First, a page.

Given the list of artists British singer Miriam Stockley has worked with - a list that includes such names as Tina Turner, Elton John, George Michael, Freddie Mercury, Chaka Khan, David Bowie, Seal and Adiemus - you may be surprised that you haven't heard her name before. But that is soon to change. One of the most distinctive voices in music, Miriam has probably sung on more hit records and with more success than most artists achieve in a lifetime. What is also surprising is that it has taken so long for Miriam to capitalise on her undisputed vocal talent by recording a solo album. But now Miriam is ready to go it alone and will release her self-titled debut album on Virgin on 31 May 1999.

"Sonically, she's got ears like a bat" says vocal recording engineer Rod Houison. "She rolls out six part haromonies effortlessly. From a technical point of view she's in a class of her own." Not bad for a totally untrained singer who sings from the heart, but being technically superb is only one side of Miriam. She also has a tremendously emotional delivery that can often send tingles down your spine.

The album entitled simply Miriam combines a variety of styles and influences from the African influenced "Forever My Heart," "Ruwenzori," "Uku'lele" and "Nocturne" to the Celtic themes of "Song Of The Seahorse" and "Homeland." But then there are the ballads like "Empty Space," "Arcadia" and "Perfect Day." The album also features an inspired interpretation of Peter Gabriel's "Mercy Street."

Miriam worked with five different composers, and several different orchestrators all of whom she feels have influenced the album to certain degrees, which results in an album with such great balance and depth that it is almost impossible to categorise. "The writing has my stamp on it, but it was great to have all these other people involved" she says. "I have always written from a contemporary standpoint, rather than a classical one, and I wanted this album to have a contemporary edge that would appeal to a wider audience."

Originally from Johannesburg, Miriam began singing at the age of 11, when she formed a duo with her sister Avryl. Shortly afterwards she was asked to record a jingle for a local building society, which began her session career. "From then on I was constantly in and out of studios recording jingles for various radio and television commercials, which I loved. However, half way through my A levels I found the combination of singing and school work too much to cope with, so I gave up school and concentrated on singing instead." It was during this period that Miriam developed her unique vocal skills of multilayering vocal harmonies.

Having reached the pinnacle of her career in South Africa, Miriam set her sights on Europe. She began travelling to Paris to work with French composer Francis Lai and finally packed her bags and based herself in London at the age of 18.

"In the early days I did a lot of work as a backing singer but I also demoed songs for various song writers and joined the occasional band for a few gigs. It was a good way of building contacts because I was in at the start with a lot of people who were obviously going places."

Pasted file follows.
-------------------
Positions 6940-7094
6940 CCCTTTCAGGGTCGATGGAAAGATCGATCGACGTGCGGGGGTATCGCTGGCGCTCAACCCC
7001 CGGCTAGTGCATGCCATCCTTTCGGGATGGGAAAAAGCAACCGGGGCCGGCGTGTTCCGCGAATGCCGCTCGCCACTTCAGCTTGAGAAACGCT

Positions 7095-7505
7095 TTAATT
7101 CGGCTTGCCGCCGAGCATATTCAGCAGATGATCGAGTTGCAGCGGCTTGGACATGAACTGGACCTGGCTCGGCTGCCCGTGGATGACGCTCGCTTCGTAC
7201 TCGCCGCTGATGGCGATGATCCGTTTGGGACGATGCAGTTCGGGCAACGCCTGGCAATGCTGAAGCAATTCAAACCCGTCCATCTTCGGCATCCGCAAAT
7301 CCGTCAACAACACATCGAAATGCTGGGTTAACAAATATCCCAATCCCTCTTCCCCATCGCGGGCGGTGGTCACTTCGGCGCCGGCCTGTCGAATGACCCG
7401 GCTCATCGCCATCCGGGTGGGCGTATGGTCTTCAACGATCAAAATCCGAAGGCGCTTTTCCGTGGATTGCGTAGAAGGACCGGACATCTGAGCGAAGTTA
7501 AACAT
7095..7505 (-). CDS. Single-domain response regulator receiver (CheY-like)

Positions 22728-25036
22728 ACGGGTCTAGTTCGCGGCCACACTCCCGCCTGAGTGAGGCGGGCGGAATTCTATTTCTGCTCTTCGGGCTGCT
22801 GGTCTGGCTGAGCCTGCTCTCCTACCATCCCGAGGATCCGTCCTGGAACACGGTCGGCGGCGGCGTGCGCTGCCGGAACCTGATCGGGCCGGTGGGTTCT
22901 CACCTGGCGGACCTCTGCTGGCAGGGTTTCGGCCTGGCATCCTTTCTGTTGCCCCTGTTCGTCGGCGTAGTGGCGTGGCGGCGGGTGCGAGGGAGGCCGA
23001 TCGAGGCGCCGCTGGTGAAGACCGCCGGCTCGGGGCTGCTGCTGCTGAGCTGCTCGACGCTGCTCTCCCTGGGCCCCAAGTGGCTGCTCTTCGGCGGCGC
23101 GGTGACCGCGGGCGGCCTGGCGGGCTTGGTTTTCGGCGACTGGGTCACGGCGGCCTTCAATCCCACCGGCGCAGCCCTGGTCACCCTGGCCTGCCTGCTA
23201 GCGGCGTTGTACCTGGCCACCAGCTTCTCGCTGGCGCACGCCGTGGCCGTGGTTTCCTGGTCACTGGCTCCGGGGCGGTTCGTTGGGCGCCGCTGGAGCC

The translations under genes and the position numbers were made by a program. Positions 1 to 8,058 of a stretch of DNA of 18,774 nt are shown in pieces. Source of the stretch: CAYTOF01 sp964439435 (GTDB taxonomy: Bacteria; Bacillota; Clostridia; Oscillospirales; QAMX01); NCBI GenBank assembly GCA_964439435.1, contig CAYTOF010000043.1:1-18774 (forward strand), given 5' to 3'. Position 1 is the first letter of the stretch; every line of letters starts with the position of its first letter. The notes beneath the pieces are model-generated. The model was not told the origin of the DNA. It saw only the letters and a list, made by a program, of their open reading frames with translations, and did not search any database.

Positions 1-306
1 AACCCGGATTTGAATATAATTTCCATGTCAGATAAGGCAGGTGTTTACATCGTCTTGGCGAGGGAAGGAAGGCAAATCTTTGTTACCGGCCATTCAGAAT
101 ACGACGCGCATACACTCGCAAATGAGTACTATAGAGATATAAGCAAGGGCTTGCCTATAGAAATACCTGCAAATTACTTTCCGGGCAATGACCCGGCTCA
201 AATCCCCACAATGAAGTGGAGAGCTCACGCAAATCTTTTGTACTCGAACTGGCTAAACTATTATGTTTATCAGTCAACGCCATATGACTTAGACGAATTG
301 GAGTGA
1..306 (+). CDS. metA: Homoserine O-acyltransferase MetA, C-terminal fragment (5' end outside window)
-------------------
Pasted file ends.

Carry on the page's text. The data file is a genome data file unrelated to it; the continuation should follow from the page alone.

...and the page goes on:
Throughout the 80s and 90s Miriam was in great demand and her voice can be heard on numerous hits by a diverse range of artists. She sang on several British television cult comedy shows such as Spitting Image and Steve Coogan's Alan Partridge. Her solo voice has also graced feature film and TV soundtracks including Rob Roy, Great Expectations, Mike Figgis' One Night Stand and the successful Beatrix Potter series Peter Rabbit and Friends. She also appeared live in a variety of concerts including the 1997 Prince's Trust concert, the Wham! Final Concert and the Freddie Mercury Tribute Concert at London's Wembly Stadium where she provided backing vocals for Elton John, Annie Lennox, David Bowie and Seal. Miriam was also featured on the 1998 Diana Princess of Wales Tribute Concert at Althorpe England on which she sang "Arcadia" and "Song Of The Seahorse" from the new album

Miriam's extensive studio work that brought her to the attention of former Soft Machine members Karl Jenkins and Mike Ratledge who were busy writing music for advertising. Jenkins had heard about Miriam's unique vocal style and invited her to work with him on a piece of music for a Delta Airlines commercial. This was the beginning of the highly successful Adiemus project, and Jenkins' compositions featuring Miriam's vocals were recorded in 1995 with the London Philharmonic Orchestra and released as Songs Of Sanctuary by Adiemus. The album was an international success and, together with the follow-ups Cantata Mundi and Dances of Time has so far sold in excess of two million copies worldwide.

"Only You," a hit Miriam performed with the group Praise, charted number two in the UK and resulted in her debut Top Of The Pops appearance. Miriam always had her heart set on recording her own solo album. After completing the third Adiemus album she felt the time was right to expand her musical audience.

Miriam's first solo album on Virgin is a work of the finest quality and promises to be one of the surprises of 1999.


Next Page


web design by dreamlogic